Oil keeps rising as Russia invasion upends global energy markets

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Oil’s sizzling rally pushed prices toward $112 a barrel as buyers continued to shun Russian crude following its invasion of Ukraine, while OPEC is doing its best to ignore the war started by one of its key members.

The invasion has sparked supply concerns across commodity markets from energy to grains, prompting consumers including China to scour the globe for raw materials. Buyers are continuing to avoid Russian crude as they try and navigate financial sanctions on Russia, and traders are betting prices will keep rising. Despite the turmoil, OPEC is sitting on the sidelines.

The group stuck with the 400,000 barrel-a-day production increase that was scheduled for April and wrapped up a Wednesday meeting in record time of just 13 minutes, delegates said. Mexican Energy Minister Rocio Nahle tried to raise the subject of Russia, but other members of the coalition led by Saudi Arabia swiftly moved on to other matters without any discussion, they said.

The International Energy Agency has warned that global energy security was under threat and a planned emergency release of crude reserves by the US and others has done little to quell market fears. Surgutneftegas PJSC failed to sell any of the Russian crude it was offering for a third time.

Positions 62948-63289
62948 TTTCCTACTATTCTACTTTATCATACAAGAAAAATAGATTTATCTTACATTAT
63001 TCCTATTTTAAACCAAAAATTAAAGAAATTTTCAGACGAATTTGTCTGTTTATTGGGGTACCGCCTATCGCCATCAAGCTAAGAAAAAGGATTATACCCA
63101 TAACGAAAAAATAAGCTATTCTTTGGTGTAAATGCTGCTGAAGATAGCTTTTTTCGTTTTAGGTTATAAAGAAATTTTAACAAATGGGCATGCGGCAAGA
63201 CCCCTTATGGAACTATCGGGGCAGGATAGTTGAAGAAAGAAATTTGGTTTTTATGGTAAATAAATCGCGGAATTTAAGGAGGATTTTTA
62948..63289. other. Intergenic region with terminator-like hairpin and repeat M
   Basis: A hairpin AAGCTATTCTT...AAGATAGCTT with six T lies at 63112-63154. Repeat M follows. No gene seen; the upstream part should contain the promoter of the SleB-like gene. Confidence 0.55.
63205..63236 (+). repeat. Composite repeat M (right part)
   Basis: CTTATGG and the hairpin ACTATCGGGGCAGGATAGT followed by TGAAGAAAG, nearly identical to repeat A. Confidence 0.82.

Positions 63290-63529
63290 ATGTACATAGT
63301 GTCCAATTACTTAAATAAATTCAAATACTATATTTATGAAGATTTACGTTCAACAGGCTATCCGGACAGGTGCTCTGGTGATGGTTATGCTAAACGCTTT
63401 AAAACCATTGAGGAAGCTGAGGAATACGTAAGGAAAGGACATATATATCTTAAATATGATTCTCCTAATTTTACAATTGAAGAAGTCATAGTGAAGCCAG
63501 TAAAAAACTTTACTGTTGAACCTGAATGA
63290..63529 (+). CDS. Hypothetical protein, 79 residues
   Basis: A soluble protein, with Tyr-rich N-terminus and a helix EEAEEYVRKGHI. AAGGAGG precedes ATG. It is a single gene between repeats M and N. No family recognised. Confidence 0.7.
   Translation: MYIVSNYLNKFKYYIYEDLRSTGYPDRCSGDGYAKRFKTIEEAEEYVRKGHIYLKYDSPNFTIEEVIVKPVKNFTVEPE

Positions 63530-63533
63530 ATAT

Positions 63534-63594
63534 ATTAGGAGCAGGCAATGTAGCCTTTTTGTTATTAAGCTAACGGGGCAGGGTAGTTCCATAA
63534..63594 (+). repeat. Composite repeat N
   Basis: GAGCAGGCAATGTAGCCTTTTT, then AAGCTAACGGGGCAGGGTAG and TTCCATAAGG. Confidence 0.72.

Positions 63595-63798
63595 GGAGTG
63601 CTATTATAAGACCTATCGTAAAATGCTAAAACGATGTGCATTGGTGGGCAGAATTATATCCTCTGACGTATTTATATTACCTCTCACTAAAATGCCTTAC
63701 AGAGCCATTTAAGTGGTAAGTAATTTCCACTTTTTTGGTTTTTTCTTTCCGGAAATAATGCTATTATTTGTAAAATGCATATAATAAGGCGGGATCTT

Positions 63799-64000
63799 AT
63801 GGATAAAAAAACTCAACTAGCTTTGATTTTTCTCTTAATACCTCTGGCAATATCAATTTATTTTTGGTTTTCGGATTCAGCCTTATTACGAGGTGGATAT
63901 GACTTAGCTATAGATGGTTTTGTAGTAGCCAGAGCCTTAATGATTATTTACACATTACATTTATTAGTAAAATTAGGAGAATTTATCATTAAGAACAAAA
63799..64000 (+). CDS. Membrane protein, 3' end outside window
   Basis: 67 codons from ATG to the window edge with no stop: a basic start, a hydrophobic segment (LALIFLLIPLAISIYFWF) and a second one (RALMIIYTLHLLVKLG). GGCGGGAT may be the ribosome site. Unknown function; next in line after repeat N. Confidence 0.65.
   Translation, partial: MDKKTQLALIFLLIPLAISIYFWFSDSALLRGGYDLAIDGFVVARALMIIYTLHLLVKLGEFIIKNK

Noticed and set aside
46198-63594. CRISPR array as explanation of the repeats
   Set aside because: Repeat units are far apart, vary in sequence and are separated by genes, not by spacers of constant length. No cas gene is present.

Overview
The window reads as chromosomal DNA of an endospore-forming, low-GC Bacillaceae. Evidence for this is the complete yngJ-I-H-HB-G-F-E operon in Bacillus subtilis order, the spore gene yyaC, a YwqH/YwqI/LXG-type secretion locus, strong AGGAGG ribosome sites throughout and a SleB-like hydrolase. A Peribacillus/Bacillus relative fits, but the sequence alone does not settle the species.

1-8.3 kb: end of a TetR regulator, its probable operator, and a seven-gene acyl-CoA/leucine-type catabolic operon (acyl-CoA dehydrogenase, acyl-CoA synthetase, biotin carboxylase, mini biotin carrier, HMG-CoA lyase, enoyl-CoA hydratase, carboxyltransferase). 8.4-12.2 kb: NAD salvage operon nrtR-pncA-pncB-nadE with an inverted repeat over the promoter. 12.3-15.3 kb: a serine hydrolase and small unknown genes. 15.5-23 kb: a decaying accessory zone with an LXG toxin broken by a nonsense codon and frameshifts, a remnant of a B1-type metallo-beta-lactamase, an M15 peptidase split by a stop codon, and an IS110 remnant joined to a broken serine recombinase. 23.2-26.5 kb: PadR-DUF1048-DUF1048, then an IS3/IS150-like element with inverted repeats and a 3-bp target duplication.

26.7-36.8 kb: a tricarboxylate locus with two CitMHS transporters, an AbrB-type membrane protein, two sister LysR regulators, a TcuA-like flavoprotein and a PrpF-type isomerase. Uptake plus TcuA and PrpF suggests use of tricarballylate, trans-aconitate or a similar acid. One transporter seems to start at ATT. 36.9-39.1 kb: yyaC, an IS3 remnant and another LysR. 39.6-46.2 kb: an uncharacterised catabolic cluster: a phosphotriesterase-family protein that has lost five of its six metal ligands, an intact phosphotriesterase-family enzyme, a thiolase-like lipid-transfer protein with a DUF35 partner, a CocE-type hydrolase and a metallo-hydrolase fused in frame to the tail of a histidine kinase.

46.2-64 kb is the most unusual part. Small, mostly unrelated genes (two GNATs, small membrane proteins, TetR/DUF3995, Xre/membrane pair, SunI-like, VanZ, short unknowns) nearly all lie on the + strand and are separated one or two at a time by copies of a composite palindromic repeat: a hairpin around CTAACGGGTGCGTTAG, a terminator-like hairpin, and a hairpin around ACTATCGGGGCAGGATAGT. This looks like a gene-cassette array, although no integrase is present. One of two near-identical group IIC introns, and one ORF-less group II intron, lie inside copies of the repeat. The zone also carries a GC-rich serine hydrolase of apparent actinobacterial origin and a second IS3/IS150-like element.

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The US and its allies have so far refrained from sanctioning Russia’s crude exports due to concerns about the impact of rising energy prices on consumers, but trade is seizing up as banks pull financing and shipping costs spike. Even before the invasion, American gasoline was at its highest since 2014.

Brent remains in deep backwardation, a bullish structure where prompt barrels are more expensive than later-dated cargoes, indicating nervousness over tightening supply. The benchmark’s prompt spread was $4.64 a barrel on Wednesday, compared with $1.39 at the start of last month.

The Biden administration said Wednesday it is seeking to degrade Russia’s status as a leading producer of oil and natural gas by restricting exports of technology related to the energy sector. The world’s oil majors including BP Plc, Shell Plc and Exxon Mobil Corp. have also pledged to exit Russia.

Separately, the Energy Information Administration reported that US crude stockpiles fell by 2.6 million barrels last week. Inventories at the storage hub in Cushing dropped for an eighth week, while gasoline supplies also shrunk.



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